EPMEPM: Case Studies

What landlords and tenants are really thinking

The Perceptions of Property Managers report examines the quality of service landlords and tenants receive from agents. The findings reveal that most landlords have received good service but there is plenty of room for improvement. Kylie Davis of Real Content examines the findings.

The latest Perceptions of Property Managers report examines the quality of service landlords and tenants receive from agents. It found that while the majority of landlords – 56 per cent – received good or excellent service from their property managers, 16 per cent of landlords experienced poor service and an additional 28 per cent received average service.

Tenants reported an even worse time of it, with 23 per cent stating their experience was poor and an additional 32 per cent claiming it was average – a total of 55 per cent experiencing substandard service. Only 35 per cent of tenants experience was good or excellent service.

There is a distinct hierarchy across the industry, where sellers are most likely to receive the best service (31 per cent), followed by landlords (16 per cent), then buyers and tenants equal on just 14 per cent receiving excellent service.

I hear you saying, ‘Agents get paid to service sellers and landlords. We’re just putting the effort where the money is.’ And that is true. But the degree of these experiences provides useful insights into where our vulnerabilities lie as an industry and how much money we are throwing away.

44% of landlords are questioning why they’re paying for services that are substandard in an industry that is being disrupted by startups.

THE FIGURES

According to CoreLogic, the value of residential property is $7.6 trillion, of which the ABS tell us 31 per cent – or 3.1 million properties – are rented.

Despite this, 44 per cent of landlords are questioning why they’re paying for services that are substandard in an industry that is being disrupted by startups.

Based on a median rent of $429 per week and a five per cent commission level, that’s a $3.5 billion commission pool annually for property managers. If we apply the degree of dissatisfaction of landlords to these numbers, we discover that $560m annually in rental commissions are actively looking to walk out the door, followed by an additional $980m from those who experienced average service and would be willing to consider an alternative.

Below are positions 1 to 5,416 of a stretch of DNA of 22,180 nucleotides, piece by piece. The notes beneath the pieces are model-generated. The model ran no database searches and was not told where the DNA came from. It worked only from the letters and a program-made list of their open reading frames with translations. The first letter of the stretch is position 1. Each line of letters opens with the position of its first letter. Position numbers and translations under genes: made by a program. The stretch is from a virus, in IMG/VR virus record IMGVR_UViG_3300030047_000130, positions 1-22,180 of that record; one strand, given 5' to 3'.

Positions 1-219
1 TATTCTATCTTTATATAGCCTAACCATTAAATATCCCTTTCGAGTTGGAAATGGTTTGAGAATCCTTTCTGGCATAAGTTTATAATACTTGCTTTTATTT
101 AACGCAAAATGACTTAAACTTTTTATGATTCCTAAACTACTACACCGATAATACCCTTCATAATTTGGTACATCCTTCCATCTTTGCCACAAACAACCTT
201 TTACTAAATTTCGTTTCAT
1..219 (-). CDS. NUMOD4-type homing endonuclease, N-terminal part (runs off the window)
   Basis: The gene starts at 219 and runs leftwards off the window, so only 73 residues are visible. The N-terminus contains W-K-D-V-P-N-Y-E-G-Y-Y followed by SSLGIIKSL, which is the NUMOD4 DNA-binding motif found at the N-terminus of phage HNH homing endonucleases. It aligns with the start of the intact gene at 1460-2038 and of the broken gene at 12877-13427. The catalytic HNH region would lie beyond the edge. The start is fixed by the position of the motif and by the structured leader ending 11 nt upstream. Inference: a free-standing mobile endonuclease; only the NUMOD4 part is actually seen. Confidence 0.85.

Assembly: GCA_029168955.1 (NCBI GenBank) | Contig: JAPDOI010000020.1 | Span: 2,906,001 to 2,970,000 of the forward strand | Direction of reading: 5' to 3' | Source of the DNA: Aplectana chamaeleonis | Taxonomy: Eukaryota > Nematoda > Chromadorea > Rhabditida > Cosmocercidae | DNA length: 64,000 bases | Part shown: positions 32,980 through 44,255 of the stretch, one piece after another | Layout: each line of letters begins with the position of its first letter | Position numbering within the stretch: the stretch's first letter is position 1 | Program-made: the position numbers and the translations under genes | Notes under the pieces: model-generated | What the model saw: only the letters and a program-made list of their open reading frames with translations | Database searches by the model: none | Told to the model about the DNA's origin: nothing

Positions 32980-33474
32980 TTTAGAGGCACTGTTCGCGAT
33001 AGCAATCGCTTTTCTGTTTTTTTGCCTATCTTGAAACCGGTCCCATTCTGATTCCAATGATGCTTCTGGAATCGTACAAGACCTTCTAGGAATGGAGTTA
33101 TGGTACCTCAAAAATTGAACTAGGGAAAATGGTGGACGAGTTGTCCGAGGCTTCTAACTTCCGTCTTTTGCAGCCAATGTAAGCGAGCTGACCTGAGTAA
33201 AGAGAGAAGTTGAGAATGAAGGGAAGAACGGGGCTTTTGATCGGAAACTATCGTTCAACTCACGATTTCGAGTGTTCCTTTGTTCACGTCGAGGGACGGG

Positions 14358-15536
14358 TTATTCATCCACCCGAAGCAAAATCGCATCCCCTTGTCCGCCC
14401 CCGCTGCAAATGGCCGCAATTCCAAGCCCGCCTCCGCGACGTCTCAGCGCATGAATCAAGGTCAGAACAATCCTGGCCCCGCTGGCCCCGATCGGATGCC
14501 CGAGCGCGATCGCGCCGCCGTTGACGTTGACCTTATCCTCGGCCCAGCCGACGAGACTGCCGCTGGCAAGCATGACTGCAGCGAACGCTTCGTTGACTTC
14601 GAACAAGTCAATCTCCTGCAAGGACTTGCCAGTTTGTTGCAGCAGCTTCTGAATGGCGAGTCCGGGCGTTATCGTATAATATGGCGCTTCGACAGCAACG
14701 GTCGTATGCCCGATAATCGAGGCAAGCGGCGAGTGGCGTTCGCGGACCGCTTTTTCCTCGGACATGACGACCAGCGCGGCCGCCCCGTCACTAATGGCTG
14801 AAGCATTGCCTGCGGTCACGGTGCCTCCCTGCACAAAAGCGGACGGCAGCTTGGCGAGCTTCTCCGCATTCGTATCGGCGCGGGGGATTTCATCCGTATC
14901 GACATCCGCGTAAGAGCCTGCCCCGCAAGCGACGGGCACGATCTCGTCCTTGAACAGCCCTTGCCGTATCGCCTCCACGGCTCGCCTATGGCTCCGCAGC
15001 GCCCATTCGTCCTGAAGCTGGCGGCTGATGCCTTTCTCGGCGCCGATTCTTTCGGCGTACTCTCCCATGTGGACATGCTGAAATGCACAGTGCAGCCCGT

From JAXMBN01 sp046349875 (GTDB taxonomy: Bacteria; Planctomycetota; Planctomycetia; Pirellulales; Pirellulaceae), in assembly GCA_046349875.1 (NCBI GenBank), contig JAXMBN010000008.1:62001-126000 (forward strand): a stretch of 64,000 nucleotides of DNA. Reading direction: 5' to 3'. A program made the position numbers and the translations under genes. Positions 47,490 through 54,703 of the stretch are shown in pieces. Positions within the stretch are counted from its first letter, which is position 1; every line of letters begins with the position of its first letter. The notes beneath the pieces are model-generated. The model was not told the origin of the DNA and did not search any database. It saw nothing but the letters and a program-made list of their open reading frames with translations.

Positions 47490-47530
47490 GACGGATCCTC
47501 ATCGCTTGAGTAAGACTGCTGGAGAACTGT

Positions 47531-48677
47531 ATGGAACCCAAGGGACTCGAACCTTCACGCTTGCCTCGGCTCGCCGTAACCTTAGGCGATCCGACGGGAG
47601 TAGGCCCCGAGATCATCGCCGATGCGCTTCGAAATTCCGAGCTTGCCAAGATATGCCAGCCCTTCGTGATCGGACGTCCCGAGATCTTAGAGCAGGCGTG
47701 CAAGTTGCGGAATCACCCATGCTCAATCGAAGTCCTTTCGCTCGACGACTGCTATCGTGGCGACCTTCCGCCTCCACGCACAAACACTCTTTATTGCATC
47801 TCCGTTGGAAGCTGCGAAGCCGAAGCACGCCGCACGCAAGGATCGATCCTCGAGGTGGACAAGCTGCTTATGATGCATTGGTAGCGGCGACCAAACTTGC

When landlords were asked if they would use the agency who manages their property to sell it when the time came, only 28 per cent said yes, definitely. The research shows 39 per cent said they would definitely not use their managing agency, while 33 per cent were on the fence.

Tenants were even more scathing, with 31 per cent stating they would never sell through their agency and 62 per cent saying they would never recommend their agency.

Only 35% of tenants experienced good or excellent service.

WHY TENANTS ARE IMPORTANT

The tenancy perception is important when we look at the primary reason why a landlord will choose an agent. The survey shows that 34 per cent of landlords chose their agent because of their access to tenants. Take away that tenant access due to reputational issues, and the industry takes a hit.

Both landlords and tenants want property managers to be proactive, have good communication skills, be prompt
in their response times, be honest and trustworthy, and most of all reliable – and there is huge upside for the agencies that manage to crush it.

The research found that 38 per cent of landlords used the agency they bought their property through to manage it, with a further 38 per cent interviewing just one agent when making the decision to rent out their property. This shows that, for more than a third of the investor market, landlords are trusting those they are purchasing from and expecting an ongoing relationship. It’s time to deliver on that promise.

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